Whether or not we should be raising our dogs with love, patience and kindness should not even be a debate - and yet, things still feel blurry and debatable to many. A big part of me is tired of talking about this but an even bigger part of me knows that I have a responsibility to dogs and even their owners who may not have realized the truth just yet. I recognize that every change is a slow process and it’s often not easy. I’ve decided to write about it because I want to share my own perspective and reflect on why I feel so deeply about this matter. But before I dive into my own personal reasons as to why I believe force-free training is the only way to help our fearful dogs, let’s go over some research-based facts.
Fact #1: Positive reinforcement (force-free) training is the only training method backed by science.
Fact #2: The pack theory has been disproven by the same guy who came up with it - and many others after that.
Fact #3: Shock collars have been proven to have negative effects on dogs to the point where manufacturers now have to label them as “not to be used on aggressive dogs.”
If those three facts are not enough to sway you, I have a couple of more reasons of my own. Before I get into them, let me clarify what ISN’T positive reinforcement: choke/shock/prong collars, hitting the dog, kicking the dog, pressing the dog into the ground (“alpha roll”), starving the dog, yelling at the dog, grabbing the dog by the skin on their neck, yanking the dog’s leash and any other so-called training method or punishment that involves force or intimidation.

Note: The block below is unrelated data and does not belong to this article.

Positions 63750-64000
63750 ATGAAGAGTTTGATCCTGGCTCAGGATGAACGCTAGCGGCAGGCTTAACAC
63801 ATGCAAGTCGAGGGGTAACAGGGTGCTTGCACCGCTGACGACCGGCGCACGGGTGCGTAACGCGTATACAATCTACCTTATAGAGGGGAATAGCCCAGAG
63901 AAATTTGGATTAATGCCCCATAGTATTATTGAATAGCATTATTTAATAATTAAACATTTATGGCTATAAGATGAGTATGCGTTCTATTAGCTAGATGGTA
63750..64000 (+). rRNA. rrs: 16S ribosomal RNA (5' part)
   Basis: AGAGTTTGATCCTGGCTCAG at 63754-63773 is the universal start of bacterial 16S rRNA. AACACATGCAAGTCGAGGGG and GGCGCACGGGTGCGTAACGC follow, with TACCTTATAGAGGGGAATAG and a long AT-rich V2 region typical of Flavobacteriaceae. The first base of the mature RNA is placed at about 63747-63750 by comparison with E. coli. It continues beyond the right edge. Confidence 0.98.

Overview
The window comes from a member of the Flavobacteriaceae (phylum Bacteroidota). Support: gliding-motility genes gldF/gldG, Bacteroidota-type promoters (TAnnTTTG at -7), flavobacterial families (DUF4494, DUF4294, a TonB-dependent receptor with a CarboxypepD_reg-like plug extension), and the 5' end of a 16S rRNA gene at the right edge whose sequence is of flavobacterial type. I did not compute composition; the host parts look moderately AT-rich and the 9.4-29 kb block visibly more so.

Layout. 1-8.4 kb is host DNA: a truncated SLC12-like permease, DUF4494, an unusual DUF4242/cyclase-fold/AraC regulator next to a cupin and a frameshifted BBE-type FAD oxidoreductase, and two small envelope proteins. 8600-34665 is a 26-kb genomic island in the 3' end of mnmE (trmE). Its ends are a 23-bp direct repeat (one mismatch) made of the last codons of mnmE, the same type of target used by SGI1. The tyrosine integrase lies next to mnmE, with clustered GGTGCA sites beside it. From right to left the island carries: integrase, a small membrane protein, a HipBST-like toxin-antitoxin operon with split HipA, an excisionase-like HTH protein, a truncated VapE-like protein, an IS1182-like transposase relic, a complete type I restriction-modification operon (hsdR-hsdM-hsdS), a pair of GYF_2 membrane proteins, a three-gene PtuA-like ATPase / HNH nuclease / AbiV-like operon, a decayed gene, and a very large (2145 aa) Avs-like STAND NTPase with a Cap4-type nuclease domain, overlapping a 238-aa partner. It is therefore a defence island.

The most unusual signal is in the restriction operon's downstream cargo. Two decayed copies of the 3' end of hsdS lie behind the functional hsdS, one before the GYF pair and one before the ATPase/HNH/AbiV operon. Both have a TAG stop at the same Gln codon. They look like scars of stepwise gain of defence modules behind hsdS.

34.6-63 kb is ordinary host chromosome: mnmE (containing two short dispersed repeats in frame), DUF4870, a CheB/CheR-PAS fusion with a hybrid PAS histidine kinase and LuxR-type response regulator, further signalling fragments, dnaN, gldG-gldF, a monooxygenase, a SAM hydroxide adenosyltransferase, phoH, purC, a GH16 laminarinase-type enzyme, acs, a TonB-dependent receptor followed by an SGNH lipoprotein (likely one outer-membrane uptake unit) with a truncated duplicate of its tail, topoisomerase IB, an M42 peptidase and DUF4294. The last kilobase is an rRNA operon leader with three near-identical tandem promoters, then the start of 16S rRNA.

What IS force-free training: It’s a method of training that focuses on building up the dog’s confidence and bond with you. It focuses on setting your dog up for success. It uses tools such as food and play to teach the dogs wanted behaviors, rather than punishing unwanted ones. It builds a very clear and strong communication where the dog always knows what is expected of them and feels safe with you at all times.
I personally think that force-free training is the only way to help fearful dogs. Here’s why!
1. Our dogs are already afraid most of the time - why add to it?